The Women's Journal

Gallbladder Problems?

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By Dr. Katherine A. Sahm, M.D., F.A.C.S. 


Your gallbladder is a small organ that is just below your liver. The gallbladder has the important function of releasing bile into the intestines to assist with fat breakdown.

Depending on risk, such as gender, females are more susceptible to experiencing problems with their gallbladders. Other risk factors exist like age, and lifestyle.

Cholecystitis is usually the result of hard particles that form in your gallbladder which are commonly called gallstones. Gallstones can block the cystic duct, which is the tube through which the bile flows when it exits the gallbladder. This causes bile to build up and results in inflammation.

Bile duct blockage – Scarring and kinking of the bile duct can cause blockages that lead to cholecystitis.

Another reason for such symptoms to occur is a tumor. A tumor may prevent bile from draining out of your gallbladder properly, causing bile to build up and cause inflammation.

What can you do when preparing for your doctor appointment?

  • Write down your symptoms: include any that may at first seem unrelated to the reason for which you made the appointment. All information counts.
  • Make a list of your medications, include any vitamins or supplements you are taking.
  • Take a member of your family or a friend to the appointment.
  • The person who comes with you can help you to remember the information.

Write down questions to ask. For cholecystitis, some basic questions to ask your doctor include:

  • Is cholecystitis the cause of my abdominal pain?
  • What are the other possible causes of my symptoms?
  • What tests do I need?
  • Do I need my gallbladder out now or in the future?
  • What is the recommendation for how soon I need surgery?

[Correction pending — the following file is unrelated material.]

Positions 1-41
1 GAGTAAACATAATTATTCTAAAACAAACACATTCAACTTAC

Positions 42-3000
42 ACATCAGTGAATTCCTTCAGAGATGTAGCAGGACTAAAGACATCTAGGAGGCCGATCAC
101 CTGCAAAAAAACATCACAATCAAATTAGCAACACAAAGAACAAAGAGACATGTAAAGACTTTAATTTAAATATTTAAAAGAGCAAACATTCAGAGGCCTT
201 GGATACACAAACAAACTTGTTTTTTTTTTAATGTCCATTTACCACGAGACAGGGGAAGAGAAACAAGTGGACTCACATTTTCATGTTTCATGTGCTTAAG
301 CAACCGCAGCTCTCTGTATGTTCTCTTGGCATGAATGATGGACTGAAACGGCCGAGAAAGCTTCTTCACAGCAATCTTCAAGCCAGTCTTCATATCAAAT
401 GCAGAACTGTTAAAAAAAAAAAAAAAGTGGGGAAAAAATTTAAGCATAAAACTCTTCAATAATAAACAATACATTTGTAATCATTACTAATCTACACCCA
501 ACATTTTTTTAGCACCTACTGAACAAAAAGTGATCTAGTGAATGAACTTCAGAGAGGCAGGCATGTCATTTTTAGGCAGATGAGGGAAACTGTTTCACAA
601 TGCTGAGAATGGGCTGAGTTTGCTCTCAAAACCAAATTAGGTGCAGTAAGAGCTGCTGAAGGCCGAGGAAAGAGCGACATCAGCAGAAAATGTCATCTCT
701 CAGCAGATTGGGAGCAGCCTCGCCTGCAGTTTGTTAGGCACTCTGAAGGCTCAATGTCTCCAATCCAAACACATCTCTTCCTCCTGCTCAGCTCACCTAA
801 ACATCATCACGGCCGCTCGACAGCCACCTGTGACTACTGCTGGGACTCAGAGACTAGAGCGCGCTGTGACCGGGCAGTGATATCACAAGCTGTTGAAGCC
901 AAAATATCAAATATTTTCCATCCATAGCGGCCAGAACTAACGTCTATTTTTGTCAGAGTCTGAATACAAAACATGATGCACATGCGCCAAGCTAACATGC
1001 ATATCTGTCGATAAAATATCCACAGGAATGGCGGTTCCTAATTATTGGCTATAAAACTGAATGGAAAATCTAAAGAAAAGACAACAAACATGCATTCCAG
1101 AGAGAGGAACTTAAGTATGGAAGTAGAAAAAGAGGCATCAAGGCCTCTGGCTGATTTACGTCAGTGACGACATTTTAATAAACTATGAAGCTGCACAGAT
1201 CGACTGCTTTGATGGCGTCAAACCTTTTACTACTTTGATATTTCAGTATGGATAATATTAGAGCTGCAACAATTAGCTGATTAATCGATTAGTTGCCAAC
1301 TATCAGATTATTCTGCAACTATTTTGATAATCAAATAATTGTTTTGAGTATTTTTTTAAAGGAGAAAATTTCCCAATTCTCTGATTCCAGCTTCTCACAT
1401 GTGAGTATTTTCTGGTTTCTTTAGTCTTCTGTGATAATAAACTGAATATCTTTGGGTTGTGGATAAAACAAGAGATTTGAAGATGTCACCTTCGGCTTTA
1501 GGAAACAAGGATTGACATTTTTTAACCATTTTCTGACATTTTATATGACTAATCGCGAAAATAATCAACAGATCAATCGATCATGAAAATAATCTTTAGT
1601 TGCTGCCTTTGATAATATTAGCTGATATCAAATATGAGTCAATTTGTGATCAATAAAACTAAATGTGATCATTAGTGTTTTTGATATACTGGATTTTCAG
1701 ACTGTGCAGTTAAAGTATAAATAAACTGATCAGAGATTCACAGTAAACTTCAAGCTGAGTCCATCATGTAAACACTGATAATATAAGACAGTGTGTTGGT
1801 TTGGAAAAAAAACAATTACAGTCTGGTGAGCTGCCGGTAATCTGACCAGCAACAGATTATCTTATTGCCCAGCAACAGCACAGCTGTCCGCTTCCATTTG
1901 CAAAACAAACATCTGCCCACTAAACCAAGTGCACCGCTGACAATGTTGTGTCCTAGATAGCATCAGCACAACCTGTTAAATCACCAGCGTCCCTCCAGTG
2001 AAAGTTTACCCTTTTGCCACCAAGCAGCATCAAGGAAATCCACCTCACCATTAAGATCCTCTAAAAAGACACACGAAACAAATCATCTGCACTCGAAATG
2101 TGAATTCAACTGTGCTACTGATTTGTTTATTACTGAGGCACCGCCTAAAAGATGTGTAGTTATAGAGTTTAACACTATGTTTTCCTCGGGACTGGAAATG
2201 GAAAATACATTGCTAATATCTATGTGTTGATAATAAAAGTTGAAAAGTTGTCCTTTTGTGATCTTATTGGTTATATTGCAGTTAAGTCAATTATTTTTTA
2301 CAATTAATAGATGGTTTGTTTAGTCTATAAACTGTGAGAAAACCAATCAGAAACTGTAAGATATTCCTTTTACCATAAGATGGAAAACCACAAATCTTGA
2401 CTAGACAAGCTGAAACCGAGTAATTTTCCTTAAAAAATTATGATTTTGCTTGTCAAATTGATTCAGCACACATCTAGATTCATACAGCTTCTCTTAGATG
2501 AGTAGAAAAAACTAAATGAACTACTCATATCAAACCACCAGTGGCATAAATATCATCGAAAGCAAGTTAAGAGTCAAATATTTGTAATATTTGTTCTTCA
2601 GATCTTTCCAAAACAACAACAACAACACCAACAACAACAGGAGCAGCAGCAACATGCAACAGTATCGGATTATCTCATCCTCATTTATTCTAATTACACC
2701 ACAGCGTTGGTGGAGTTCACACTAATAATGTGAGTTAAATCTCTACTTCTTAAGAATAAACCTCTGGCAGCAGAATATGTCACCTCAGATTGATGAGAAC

Ultrasound – Simple test without radiation which gives the information on anatomy and shows if gallstones are present.

A HIDA Scan (Hepatobiliary Iminodiacetic Acid scan) is a scan that tracks the production and flow of bile from you liver to your small intestine and shows blockage.


Treatment of cholecystitis, because it may be acute in nature, could consist of a hospitalization. When hospitalized your physician will work to control the inflammation in your gallbladder. Treatment also includes:

Antibiotics – These are given to fight the infection. If your gallbladder is infected, antibiotics will be recommended.

Fasting – You may not be permitted to eat or drink at first so that stress is taken off of your inflamed gallbladder. To avoid you becoming dehydrated you may have to receive fluids intravenously through a vein in your arm.

Pain Medications – At times such medication is given to assist in controlling the pain until the inflammation in your gallbladder is relieved. Symptoms may take a couple of days to subside.


Because cholecystitis recurs frequently and it is unpredictable, most people with this condition, at some point in time, require gallbladder removal surgery (cholecystectomy). The scheduling of the surgery will depend on your symptoms.

Cholecystectomy is the most common surgery. It is performed using a tiny video camera mounted to the end of a flexible tube. This allows your surgeon to see inside your abdomen. The surgeon, using special surgical tools to remove the gallbladder (laparoscopic cholecystectomy) through four incisions in your abdomen, will utilize a monitor to guide the tools. An “open” procedure that requires a long incision into your abdomen is rarely required but could be necessary.

Once your gallbladder is removed, bile flows directly from your liver into your small intestine, rather than being stored in your gallbladder. You don’t need your gallbladder to live normally.

Preventing Cholecystitis:

Lose weight slowly: Rapid weight loss can increase the risks of gallstones.

Maintain a healthy weight: Being overweight increases your risk of gallstones. To achieve a healthy weight, reduce calories and increase your physical activity. Maintain a healthy weight by eating well and exercising.

Choose a healthy diet: Diets high in fat and low in fiber may increase the risk of gallstones. To ultimately reduce your risk of gallstones adopt a diet high in fruit, vegetables, lean meat, poultry, fish, and whole grains.

Dr. Sahm is experienced in treating patients with cholecystitis. You can schedule an appointment with Dr. Sahm for an evaluation by calling: (302) 477-4500.

Dr. Sahm says…

I am a native Delawarean trained in minimally invasive surgery and general surgery. I have sought out further training in wound care and hyperbaric medicine and am certified in wound care. I served two tours as a forward surgeon in Iraq in 2008 and 2010. I am a participating breast surgeon at the Helen Graham Cancer Center. I enjoy getting to know my patients and their families and caring for their surgical needs.